Race was self-declared. The age at menopause was the same for each group and menarche was 3 months earlier in black participants. Relevant demographics and laboratory values are given in Table 1?1.
Table 1

Table 1
Demographic and biochemical variables
The SupF value is 18.44 (P = 0.0220) for black women based on the whole range of 25(OH)D values from 2.75 to 107.75. The SupF value is 32.67 (P = 0.0004) for black women (n = 163) based on the 25(OH)D values from 11 to 54 (mean ± 1 sd). The SupF value is 21.49 (P = 0.0060) for white women based on the whole range of 25(OH)D values from 9.5 to 173.8. The SupF value is 26.32 (P = 0.0008) for white women (n = 181) based on the 25(OH)D values from 33 to 100 (mean ± 1 sd).

Mathematically the 25(OH)D/PTH threshold was modeled by an inflection point or a change-point analysis. In search for this threshold, we extensively investigated several different statistical smoothing techniques and also fitted different parametric statistical models. We concluded that only the piece-wise change-point model is useful based on the inherent variability in the data. This four-parameter change-point model can be described in mathematical form as follows:
equation M1

where parameter threshold is the 25(OH)D threshold level and PTH0 is the corresponding PTH level for the 25(OH)D threshold. Parameters k1 and k2 are the two slope parameters before/after the threshold.

We fitted this change-point model for each race separately, and with the combined data but with different parameters for each race. The best model we found is the change-point model combining both races’ data with different parameters for each race (Fig. 3?3).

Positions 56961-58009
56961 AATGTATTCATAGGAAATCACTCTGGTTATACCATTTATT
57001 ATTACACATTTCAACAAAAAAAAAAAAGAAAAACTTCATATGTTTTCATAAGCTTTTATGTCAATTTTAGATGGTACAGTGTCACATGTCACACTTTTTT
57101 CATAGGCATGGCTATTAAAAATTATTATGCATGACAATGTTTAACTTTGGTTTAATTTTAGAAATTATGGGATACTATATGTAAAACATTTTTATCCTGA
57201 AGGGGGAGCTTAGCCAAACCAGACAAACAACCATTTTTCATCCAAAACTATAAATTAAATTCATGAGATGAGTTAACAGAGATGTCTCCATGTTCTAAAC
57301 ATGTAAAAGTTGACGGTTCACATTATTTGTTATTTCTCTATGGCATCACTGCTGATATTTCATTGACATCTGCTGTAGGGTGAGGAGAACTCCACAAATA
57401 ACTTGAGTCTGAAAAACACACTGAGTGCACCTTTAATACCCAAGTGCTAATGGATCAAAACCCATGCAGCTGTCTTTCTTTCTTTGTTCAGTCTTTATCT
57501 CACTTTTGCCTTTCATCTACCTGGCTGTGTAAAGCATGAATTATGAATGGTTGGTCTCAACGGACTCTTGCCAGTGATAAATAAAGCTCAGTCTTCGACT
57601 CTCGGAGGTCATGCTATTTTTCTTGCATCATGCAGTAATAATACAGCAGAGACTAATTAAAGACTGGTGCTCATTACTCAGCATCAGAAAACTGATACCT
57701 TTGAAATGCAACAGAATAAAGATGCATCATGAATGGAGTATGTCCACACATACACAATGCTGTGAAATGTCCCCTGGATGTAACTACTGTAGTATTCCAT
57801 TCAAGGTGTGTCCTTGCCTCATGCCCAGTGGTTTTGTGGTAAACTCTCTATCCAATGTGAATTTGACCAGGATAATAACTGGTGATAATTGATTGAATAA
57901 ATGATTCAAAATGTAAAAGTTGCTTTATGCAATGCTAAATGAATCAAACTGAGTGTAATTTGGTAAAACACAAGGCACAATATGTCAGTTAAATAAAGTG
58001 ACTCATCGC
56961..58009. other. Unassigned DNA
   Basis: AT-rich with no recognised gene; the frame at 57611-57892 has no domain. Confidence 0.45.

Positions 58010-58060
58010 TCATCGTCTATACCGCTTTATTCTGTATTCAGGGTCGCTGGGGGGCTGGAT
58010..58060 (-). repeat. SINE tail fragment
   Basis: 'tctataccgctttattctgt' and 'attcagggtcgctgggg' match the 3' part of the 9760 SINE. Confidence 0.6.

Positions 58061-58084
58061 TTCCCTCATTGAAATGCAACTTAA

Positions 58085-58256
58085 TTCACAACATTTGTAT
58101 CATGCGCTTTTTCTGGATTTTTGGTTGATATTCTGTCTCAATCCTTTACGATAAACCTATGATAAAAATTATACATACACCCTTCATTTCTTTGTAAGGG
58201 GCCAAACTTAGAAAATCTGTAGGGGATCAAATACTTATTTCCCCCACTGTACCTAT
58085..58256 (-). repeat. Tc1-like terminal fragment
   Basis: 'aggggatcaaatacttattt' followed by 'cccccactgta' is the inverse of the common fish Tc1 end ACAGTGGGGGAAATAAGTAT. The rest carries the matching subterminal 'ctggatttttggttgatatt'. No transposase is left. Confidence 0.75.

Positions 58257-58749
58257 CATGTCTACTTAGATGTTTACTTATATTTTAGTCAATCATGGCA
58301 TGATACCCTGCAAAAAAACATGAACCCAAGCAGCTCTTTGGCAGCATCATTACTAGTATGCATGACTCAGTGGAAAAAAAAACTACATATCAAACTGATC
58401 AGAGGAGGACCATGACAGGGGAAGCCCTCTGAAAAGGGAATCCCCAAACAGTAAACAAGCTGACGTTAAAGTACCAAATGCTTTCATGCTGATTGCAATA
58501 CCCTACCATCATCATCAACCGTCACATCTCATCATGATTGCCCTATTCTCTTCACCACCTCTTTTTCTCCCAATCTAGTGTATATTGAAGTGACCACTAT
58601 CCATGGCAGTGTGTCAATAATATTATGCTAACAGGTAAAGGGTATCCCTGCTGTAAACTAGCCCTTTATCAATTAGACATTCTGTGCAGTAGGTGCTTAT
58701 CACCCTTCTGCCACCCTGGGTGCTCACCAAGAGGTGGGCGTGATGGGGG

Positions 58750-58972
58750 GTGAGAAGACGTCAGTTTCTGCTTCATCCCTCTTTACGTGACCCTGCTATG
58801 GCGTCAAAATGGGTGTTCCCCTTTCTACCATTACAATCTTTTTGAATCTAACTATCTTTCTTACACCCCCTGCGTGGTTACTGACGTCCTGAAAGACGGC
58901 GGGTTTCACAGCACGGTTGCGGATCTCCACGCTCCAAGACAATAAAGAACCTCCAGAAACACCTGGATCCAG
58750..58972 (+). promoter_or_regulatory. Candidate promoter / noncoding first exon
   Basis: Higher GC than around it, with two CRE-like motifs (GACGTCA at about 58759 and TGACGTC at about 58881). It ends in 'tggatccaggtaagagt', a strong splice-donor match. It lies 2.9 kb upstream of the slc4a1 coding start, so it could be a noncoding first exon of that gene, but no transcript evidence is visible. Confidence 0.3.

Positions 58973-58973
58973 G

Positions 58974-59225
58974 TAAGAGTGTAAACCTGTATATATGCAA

Figure 3

Figure 3
The best piece-wise change-point model to illustrate the thresholds for 25(OH)D for whites and blacks. The black dots are for blacks and the open circles for whites. The solid line is the fitted line for blacks and dashed line for whites based on an analysis (more ...)
The estimated thresholds were 37 mol/liter 95% confidence interval (CI) 35–40 for blacks and 59 nmol/liter (95% CI 56–63) for whites, and they are significantly different (P < 0.001). The associated PTH level at these thresholds are 38 (pg/ml) (95% CI 36.8–39.2) for blacks and 35 pg/ml (95% CI 33.5–36.5) for whites, and they are significantly different (P < 0.001).

In addition, the slopes before the thresholds are ?0.31 (95% CI ?0.33 to ?0.29) for blacks and ?0.37 (95% CI ? 0.40 to ?0.34) for whites, and they are also significantly different (P < 0.001). However, the slopes after the thresholds are not significantly different from zero and were set to zero for model fitting.


Our data suggest a clearly lower threshold for PTH secretion in response to vitamin D status in black compared with white women. The threshold of 37 nmol/liter observed in black women are similar to a threshold of 40 nmol/liter we found in a prospective study of postmenopausal black women. The threshold for white women of 59 nmol/liter is consistent with some, but not other, studies with the literature clustered around 50 or 80 nmol/liter. There is an active debate about which inflection is correct in the white population because it has been proposed to make nutritional recommendations for vitamin D intake based on the threshold (4). Arguments can also be made against the relevance of the threshold to nutritional recommendations (3).